A plant plush next to a laptop.
Photo by Lingzi Chen.

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Some 124,000 San Francisco households are eligible for free or low-cost home internet from the federal government, yet only 26 percent of eligible households currently receive it. 

That disparity has led the city to this month launch a new initiative, “Connect San Francisco,” to connect residents to the federal Affordable Connectivity Program, which gives eligible families a $30 discount each month for home internet. 

You can go to GetACP.org to quickly check your eligibility and help you apply. Households that earn 200 percent of the federal poverty level — or $29,160 for a single individual, $60,000 for a family of four — and those who qualify for welfare programs like Lifeline, SNAP, and free school lunch are eligible. But check your availability above, just in case.

Here’s what else you need to know about getting your internet free of charge or at reduced costs.

What is it?

The Affordable Connectivity Program is a federal benefit that helps low-income households pay for internet access. It offers $30 off every month for internet plans. Eligible applicants can sign up for a new plan, or deduct the $30 from their existing monthly internet bill.

In San Francisco, the most affordable plan starts at $30 or lower — so with $30 off, it’s free. Eligible households can also receive a one-time $100 discount to purchase a laptop, desktop computer or tablet from a participating service provider. 

A full list of service providers in San Francisco can be found here.

Applications are open and ongoing. There is no deadline for the program.

Who’s eligible?

There are two ways to qualify:

  • If any of your family members participates in government programs such as Lifeline, Medicaid, Reduced School Lunch and others, your household is eligible. A complete list of eligible government programs can be found here.
  • If no one in your household has enrolled in these programs, don’t worry. You can still qualify if your household income is below the set income limit. Check this table for the income limits by household size.

What documents are needed?

  • If you qualify through government programs, you’ll need to provide a letter or official document as proof.
  • If you qualify through income, you need to provide documents that show your annual income, such as tax documents or three consecutive months of paystubs.
  • A complete documentation guide can be found here and here en Español. Please note that if you apply through mail, never send the original document. Only copies or pictures of your originals are needed. Also make sure all documents are valid, not expired.

How to apply?

You may apply online, by mail or through your current internet company. 

  • For an online application, go to the ACP website and click “Apply Now.” You may also apply through GetACP.org, a virtual mobile assistant created to simplify the enrollment process. The assistant helps you check eligibility, and a specialist can help you apply and answer your questions via phone.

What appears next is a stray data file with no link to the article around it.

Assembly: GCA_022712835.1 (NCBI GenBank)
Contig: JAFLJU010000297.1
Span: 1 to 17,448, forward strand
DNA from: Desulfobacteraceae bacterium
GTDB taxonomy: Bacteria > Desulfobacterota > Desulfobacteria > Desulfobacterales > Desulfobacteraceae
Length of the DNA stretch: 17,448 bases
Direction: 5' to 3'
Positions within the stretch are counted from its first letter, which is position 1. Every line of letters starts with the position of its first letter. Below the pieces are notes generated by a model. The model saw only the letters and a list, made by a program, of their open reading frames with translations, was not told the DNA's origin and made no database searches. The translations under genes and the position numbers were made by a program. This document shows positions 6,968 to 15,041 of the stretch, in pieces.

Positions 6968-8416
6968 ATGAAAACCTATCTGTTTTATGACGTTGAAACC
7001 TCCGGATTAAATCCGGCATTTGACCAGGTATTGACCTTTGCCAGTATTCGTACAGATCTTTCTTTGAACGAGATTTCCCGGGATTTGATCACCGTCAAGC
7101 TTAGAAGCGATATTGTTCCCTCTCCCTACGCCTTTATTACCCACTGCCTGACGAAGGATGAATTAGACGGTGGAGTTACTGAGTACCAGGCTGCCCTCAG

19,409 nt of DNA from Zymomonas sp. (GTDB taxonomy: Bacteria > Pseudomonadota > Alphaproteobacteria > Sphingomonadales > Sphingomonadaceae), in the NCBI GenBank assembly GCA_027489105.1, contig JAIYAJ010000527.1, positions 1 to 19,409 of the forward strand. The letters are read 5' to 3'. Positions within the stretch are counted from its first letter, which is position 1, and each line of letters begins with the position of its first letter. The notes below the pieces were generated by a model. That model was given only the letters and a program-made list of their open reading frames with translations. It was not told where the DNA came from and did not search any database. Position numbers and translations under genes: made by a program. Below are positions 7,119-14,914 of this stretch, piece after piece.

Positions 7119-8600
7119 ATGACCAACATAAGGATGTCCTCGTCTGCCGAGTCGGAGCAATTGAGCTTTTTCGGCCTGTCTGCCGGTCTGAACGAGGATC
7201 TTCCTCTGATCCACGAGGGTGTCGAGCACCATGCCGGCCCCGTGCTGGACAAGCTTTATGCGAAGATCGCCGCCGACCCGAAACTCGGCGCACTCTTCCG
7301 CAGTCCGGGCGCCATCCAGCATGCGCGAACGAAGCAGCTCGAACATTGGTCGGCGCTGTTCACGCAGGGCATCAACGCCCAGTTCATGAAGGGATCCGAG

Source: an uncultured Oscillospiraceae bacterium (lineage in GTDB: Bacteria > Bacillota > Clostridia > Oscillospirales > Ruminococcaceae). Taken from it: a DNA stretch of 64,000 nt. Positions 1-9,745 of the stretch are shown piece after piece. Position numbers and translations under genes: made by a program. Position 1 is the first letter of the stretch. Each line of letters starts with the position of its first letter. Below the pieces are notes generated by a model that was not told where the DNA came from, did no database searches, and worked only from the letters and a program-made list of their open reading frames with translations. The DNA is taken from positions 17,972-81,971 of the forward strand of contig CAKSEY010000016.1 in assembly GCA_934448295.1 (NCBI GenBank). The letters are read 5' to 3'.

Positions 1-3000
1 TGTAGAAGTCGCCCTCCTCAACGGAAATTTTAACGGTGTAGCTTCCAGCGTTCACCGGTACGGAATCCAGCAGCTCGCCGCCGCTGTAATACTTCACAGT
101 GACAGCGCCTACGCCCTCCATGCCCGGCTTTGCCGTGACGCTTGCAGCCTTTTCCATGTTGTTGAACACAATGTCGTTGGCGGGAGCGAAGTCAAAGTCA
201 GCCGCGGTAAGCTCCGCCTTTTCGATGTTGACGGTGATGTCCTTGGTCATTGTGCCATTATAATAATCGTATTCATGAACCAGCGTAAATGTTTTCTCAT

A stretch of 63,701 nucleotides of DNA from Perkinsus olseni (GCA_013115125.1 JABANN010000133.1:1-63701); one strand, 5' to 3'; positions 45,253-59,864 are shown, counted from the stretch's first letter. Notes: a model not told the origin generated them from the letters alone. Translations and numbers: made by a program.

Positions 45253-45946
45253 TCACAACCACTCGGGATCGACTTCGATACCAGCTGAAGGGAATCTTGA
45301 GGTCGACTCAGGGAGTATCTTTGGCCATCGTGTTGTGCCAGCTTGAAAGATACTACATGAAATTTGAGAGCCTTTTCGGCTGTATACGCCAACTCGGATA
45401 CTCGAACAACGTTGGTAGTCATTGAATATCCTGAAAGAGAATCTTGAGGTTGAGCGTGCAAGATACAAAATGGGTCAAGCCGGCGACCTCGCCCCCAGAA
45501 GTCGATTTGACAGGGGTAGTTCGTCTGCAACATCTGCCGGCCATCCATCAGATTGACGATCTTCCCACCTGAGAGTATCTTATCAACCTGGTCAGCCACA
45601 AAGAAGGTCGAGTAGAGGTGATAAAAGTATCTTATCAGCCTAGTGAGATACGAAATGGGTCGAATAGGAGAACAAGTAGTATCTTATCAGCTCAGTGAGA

• A mail-in application is also available. Complete the application form available in English or Spanish and mail it to the address here. You’re strongly recommended to fill out a Household Worksheet (English and Spanish) and mail it together with the application form. Again, never mail out your original documents — copies or pictures are good enough.
  • You can also contact your internet provider directly and apply through them.

What happens next?

Once your application is confirmed, you’ll receive a number. Bring that number to an internet service provider, select your internet plan and get $30 off, every month! 

In San Francisco, major service providers like AT&T, Sonic, Comcast and Verizon, and some of the local providers like Monkeybrains, are part of the program.

In addition to GetACP.org, you can also contact the ACP Support Center for help at ACPSupport@usac.org and (877) 384-2575, seven days a week, 6 a.m. to 6 p.m..

a plant plush on a laptop
Photo by Lingzi Chen.

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Lingzi is our newest reporting intern. She covered essential workers in New York City during the pandemic and wrote about China’s healthcare and women’s rights back in college. Before coming to America to pursue her dream in journalism, Lingzi taught in the Department of Chinese Studies in National University of Singapore.

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  1. One other requirement to note and not sure if it matters the county you’re in or a federal requirement (my father is in this program in the South Bay): you have to log in and use your Internet connection at least once per month to keep the discount the next month. They will email you reminders.

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  2. Thanks so much for this. One comment – the list of providers on scribd is illegible and unusable on mobile and laptop and they require a sign up to download.

    While that not seem much, it can be difficult for many folks who might benefit from this to follow through.

    Could you embed the list in the article? Or create an easier to read version? A PDF or spreadsheet.

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